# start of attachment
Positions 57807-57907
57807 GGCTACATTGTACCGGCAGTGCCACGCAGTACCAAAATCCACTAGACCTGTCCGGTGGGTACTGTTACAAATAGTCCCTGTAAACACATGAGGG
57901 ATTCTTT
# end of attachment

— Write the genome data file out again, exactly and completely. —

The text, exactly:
Positions 57807-57907
57807 GGCTACATTGTACCGGCAGTGCCACGCAGTACCAAAATCCACTAGACCTGTCCGGTGGGTACTGTTACAAATAGTCCCTGTAAACACATGAGGG
57901 ATTCTTT